Chapter
In the new era of scientific research, the word ‘Omics’ has been the most significant term. This term comes up with the ideology of studying and analyzing almost all the aspects of biological systems, which specifically concentrate on a complex system of life. It also includes high‐throughput molecular biology techniques used by computational drug discovery tools. The use of this technology is mainly to study, analyze and interpret the data of the entire human genomic sequence, which is the most significant achievement in the discipline of biomedical and bio‐informational scientific research. Comprehensive data analysis is accomplished using a multidisciplinary approach such as microarrays and other bioinformatics tools, so it becomes easier for researchers to examine the biological activity of 30,000 human genes and polymorphism on large scale beyond 20 lakhs numbers. Polymorphism is relatively common, known for its dynamic functions and interaction, which affects the human species, nowadays it is considered rare, but the vast majority of them are single nucleotide polymorphisms. As “Omics” techniques are used to expose the network among gene products, as humans are genetically similar, they could aid greatly in disease diagnosis and treatment by monitoring and analyzing the interaction of biomolecules in living systems.
Article
Heavy reliance on fossil fuels has been associated with increased climate disasters. As an alternative, microalgae have been proposed as an effective agent for biomass production. Several advantages of microalgae include faster growth, usage of non-arable land, recovery of nutrients from wastewater, efficient CO2 capture, and high amount of biomolecules that are valuable for humans. Microalgae Chlorella spp. are a large group of eukaryotic, photosynthetic, unicellular microorganisms with high adaptability to environmental variations. Over the past decades, Chlorella has been used for the large-scale production of biomass. In addition, Chlorella has been actively used in various food industries for improving human health because of its antioxidant, antidiabetic, and immunomodulatory functions. However, the major restrictions in microalgal biofuel technology are the cost-consuming cultivation, processing, and lipid extraction processes. Therefore, various trials have been performed to enhance the biomass productivity and the lipid contents of Chlorella cells. This study provides a comprehensive review of lipid enhancement strategies mainly published in the last five years and aimed at regulating carbon sources, nutrients, stresses, and expression of exogenous genes to improve biomass production and lipid synthesis.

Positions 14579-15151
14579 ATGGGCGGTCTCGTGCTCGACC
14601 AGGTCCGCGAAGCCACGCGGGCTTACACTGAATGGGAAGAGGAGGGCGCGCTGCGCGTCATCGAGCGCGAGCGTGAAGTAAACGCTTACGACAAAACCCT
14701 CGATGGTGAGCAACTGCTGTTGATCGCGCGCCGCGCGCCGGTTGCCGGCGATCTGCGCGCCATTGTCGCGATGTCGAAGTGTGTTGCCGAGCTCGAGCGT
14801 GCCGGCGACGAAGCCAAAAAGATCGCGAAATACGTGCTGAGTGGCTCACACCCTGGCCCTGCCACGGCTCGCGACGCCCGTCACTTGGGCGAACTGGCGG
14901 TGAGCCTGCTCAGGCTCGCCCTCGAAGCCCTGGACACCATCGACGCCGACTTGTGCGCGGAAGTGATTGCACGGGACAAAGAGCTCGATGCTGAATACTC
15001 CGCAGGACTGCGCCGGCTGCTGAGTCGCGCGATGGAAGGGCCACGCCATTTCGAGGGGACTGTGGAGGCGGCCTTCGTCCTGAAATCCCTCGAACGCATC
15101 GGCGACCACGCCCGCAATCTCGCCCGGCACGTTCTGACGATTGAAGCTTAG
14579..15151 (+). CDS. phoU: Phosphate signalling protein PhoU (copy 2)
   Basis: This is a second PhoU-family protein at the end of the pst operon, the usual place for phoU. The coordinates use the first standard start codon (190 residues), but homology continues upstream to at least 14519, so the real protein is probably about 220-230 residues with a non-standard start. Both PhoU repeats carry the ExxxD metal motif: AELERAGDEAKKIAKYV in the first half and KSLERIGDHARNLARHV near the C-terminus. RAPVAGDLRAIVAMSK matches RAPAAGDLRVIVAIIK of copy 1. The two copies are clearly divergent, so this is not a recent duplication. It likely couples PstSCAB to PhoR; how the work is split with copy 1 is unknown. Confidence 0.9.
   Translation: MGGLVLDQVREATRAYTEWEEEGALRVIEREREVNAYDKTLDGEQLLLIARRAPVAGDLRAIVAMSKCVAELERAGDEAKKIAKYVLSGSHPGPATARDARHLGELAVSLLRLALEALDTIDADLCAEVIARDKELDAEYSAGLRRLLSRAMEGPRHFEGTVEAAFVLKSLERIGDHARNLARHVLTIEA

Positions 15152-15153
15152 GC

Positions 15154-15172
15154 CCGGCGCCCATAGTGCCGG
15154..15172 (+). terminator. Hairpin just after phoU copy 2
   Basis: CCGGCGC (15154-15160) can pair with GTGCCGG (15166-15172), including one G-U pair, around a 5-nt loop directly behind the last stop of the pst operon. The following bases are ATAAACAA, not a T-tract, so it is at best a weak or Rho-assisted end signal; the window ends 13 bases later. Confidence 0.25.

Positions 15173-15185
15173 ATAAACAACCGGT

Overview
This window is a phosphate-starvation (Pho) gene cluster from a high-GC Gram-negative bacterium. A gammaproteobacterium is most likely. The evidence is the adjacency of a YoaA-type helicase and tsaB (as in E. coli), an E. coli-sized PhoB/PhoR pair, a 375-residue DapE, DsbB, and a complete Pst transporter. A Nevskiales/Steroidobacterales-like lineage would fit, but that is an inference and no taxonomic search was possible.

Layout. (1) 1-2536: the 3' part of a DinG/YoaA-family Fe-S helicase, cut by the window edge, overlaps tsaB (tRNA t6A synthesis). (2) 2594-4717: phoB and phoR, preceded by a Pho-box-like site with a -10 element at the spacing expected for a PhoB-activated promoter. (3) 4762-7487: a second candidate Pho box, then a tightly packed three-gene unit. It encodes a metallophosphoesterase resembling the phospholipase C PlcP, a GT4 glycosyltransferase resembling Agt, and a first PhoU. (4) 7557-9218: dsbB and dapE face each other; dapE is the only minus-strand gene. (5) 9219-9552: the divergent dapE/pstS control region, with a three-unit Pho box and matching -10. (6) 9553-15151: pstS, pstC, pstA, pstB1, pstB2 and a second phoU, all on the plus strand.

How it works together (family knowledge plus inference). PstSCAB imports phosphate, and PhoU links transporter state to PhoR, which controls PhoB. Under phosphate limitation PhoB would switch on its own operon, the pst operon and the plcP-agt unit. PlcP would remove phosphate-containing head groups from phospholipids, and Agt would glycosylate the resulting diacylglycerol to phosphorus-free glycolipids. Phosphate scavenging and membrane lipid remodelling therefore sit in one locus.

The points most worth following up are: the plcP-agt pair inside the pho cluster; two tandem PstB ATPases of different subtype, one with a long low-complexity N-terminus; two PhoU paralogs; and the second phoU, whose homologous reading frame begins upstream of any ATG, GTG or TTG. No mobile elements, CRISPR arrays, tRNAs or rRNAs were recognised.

Article